New legislation will enable public authorities to better share data with other public bodies through proposals set out in the recent digital economy bill.

The digital economy bill has three main aims surrounding data sharing.


  • to improve public service delivery,
  • help detect fraud and debt owed to government,
  • make it easier for researchers and statisticians to access public data.


Essentially, The bill will establish a gateway for public authorities to disclose information to another public body for a defined and particular purpose.

In a statement, the Cabinet Office said:

“Valuable opportunities to help people are often missed because of the way in which government stores, manages and uses data. This means we are falling behind on the services we are able to provide, and wasting public money.”


The government said there had been a broadly positive reaction to the proposals, particularly from local authorities and bodies that deliver front-line services adding that powers would simplify the legal landscape and allow more coordinated interventions.

The government keenly stressed that the move would not weaken the Data Protection Act and that data would only be shared where there was a public benefit.

The government is now developing a code of practice to guide the appropriate use of the data, in collaboration with the Information Commissioner’s Office and other interested bodies. This may work to alleviate concerns around proposed bulk information sharing raised within initial consultation.

Reaction to the digital economy bill.

Nobody can question that the UK has been lagging behind in how the masses of data held by public bodies can be used more effectively to enable better decision making. Additionally, Measures in breaking down the silos of data information handling in public services have been long overdue.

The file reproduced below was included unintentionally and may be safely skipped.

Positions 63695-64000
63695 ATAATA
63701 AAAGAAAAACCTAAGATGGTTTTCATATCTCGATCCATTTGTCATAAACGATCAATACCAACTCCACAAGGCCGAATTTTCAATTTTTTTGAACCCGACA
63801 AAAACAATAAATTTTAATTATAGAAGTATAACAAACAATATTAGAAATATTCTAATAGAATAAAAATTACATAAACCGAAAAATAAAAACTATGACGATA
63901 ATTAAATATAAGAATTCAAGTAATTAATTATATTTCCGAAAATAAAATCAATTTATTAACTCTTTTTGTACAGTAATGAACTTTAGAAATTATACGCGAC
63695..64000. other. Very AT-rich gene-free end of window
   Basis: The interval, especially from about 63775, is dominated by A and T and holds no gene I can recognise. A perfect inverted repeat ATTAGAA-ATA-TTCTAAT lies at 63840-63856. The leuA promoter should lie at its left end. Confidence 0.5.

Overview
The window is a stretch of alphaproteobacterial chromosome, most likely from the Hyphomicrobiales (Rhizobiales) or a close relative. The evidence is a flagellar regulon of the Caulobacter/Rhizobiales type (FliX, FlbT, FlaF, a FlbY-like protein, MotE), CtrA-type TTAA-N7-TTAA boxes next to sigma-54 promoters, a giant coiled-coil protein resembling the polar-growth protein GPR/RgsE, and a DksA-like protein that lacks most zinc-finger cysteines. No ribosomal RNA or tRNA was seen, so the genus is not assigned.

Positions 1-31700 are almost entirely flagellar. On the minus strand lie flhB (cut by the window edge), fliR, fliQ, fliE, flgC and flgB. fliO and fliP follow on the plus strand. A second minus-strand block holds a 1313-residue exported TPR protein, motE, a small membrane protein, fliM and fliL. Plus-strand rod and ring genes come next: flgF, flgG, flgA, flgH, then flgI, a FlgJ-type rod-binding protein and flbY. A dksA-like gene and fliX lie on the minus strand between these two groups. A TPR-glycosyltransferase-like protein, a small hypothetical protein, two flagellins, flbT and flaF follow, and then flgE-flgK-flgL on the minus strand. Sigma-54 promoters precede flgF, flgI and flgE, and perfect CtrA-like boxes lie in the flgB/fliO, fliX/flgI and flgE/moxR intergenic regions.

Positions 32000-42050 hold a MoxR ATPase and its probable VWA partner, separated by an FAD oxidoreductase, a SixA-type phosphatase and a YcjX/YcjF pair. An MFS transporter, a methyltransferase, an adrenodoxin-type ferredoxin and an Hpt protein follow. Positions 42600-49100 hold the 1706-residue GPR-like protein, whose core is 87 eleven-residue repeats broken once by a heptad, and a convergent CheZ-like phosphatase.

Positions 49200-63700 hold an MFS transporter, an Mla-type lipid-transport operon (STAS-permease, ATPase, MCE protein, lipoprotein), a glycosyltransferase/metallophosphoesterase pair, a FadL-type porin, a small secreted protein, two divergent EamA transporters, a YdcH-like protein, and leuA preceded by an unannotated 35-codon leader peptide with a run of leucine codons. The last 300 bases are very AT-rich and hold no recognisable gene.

However, you can easily identify two changes that are central to the success of this new legislation.

  • Out of the gate, a change in how IT infrastructures are delivered. A recent report from states that only a third of councils operate on a cloud based platform.
  • And then notably a change in culture; a shift in attitude is necessary to embrace the meaning of ‘public service’.

In understanding the challenges, let’s realise the opportunity.

This is a positive move towards delivering better, focused and more citizen-centred services. The best practice in service delivery that we strive for can be enhanced through meaningful and purposeful legislation.

I would also ‘nod’ to the Well Being of Future Generations Act in Wales, that is championing how public sector bodies should collaborate to deliver that often used, but sometimes term ‘citizen-centred services’.